ARVADA, Colo. (CBS4) – A new government report outlines the rise in cost of life-saving insulin. The price has doubled in the last six years, after tripling the decade before that. In the face of such increases, some patients living with diabetes are turning to a black market of sorts to get their insulin and diabetes supplies.
The Barton family started dealing with diabetes two years ago, when at age 7, Eli was diagnosed with Type 1.
“Ever since I got diabetes, I was so worried…I was so scared about my life. Until I started doing everything and getting the hang of it, it got not so scary,” Eli told CBS4.
Eli does do everything. He wears a high tech monitor that tells him when his blood sugar level is low. He monitors his carbs carefully, and gives himself an insulin injection several times a day.
“If he does not get that insulin, he will die. There is no question about it. It’s a fact,” said Cody Barton, Eli’s father.
The fact is that the price of Eli’s insulin has skyrocketed over the years, so too has the family’s stress.
“The fear of keeping my alive is so real, so scary,” said Heather Barton, Eli’s mother.
They are not alone. Others have turned to what can be described as a black market for insulin. On Ebay, we found insulin – two vials for $600. On Facebook, half price insulin pens, and another post with a plea for insulin, “my insurance is crazy”.
“In the good old days, it was $2 for 1000 units,” said Dr. Satish Garg, the head of the Adult Diabetes Program at the Barbara Davis Center in Aurora.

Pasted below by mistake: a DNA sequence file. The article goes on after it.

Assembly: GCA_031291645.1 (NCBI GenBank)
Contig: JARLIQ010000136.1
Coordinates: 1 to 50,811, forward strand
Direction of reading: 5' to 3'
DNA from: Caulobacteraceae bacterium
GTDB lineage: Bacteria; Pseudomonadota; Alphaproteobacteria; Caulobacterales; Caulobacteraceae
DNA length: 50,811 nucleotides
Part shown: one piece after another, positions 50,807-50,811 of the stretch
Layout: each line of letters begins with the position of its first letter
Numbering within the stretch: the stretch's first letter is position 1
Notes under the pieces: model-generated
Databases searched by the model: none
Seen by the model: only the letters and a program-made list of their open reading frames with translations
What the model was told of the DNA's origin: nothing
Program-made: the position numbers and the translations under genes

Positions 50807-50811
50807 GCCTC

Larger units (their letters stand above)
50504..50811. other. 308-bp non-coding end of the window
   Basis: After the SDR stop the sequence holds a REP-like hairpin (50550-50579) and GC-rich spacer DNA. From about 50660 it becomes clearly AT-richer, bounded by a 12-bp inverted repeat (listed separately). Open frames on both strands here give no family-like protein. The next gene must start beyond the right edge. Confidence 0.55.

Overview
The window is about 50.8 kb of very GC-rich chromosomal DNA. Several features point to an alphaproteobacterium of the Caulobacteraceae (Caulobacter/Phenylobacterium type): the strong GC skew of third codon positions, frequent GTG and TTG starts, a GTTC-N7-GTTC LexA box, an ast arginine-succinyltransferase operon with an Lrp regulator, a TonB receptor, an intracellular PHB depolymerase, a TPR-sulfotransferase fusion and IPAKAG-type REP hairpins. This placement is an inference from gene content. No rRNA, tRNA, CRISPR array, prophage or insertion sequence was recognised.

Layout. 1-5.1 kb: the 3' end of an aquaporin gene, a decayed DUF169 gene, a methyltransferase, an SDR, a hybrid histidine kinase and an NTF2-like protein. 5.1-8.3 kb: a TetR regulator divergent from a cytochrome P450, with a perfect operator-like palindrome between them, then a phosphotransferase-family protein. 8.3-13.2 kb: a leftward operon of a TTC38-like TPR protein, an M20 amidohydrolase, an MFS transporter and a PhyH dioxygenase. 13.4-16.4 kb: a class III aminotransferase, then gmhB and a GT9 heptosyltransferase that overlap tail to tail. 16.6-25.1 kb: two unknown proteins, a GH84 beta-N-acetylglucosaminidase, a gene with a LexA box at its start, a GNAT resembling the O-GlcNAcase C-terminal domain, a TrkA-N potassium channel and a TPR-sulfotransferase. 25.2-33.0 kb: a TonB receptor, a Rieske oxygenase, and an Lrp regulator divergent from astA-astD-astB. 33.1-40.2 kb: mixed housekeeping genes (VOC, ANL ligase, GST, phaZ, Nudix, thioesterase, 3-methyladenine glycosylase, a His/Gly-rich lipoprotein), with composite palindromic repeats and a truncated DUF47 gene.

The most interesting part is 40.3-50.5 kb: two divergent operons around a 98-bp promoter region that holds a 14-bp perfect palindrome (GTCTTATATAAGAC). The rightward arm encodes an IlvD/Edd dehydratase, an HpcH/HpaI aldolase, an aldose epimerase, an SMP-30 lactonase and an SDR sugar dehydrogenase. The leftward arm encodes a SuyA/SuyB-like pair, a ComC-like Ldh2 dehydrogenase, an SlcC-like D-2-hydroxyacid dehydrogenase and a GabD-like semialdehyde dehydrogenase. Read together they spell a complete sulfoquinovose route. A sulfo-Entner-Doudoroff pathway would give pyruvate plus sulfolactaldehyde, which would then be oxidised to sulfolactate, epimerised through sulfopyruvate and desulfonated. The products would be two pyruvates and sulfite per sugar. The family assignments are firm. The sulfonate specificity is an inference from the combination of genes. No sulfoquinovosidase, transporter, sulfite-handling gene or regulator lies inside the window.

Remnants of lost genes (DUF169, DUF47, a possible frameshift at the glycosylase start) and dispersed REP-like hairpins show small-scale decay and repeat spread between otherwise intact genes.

In his 40 year career, Dr. Garg has seen the price of insulin go up to as much as $500 a vial.
“There is greed and there is riches. The political system and what have you is all built in, and it’s very unfortunate,” Garg told CBS4.
We found thousands of GoFundMe accounts started by people living with diabetes. Many of them raising money just to buy insulin.
In the case of Shane Patrick Boyle, He was collecting money for insulin, but died before he reached his goal. Boyle is one of three high profile deaths in the last year of people who couldn’t afford insulin.
“People wouldn’t be turning to the black market if insulin was affordable,” Heather Barton explained.
Heather changed her whole life in the face of this healthcare dilemma. She graduated from a job training program, and got a new, higher paying job, with better insurance.
“It’s so important. If I never worried or did anything about it, I would probably die,” Eli explained how serious is diabetes diagnosis is.
“I’m definitely proud of him,” Cody Barton said.
“He’s my hero in that aspect, teaching me every day that I can do anything,” Heather added.
Now the Bartons want to see some relief for other families living on the financial brink, and still trying to afford life with diabetes.